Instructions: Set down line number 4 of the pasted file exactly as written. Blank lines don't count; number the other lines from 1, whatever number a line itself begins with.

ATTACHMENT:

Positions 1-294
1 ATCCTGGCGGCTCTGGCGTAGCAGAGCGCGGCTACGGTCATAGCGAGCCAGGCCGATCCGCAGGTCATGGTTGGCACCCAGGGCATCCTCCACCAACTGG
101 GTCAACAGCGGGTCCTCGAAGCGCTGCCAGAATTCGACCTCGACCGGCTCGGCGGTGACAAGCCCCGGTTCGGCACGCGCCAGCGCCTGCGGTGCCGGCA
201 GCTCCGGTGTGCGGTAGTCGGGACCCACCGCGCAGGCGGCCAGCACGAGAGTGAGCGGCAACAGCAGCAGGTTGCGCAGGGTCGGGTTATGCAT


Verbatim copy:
201 GCTCCGGTGTGCGGTAGTCGGGACCCACCGCGCAGGCGGCCAGCACGAGAGTGAGCGGCAACAGCAGCAGGTTGCGCAGGGTCGGGTTATGCAT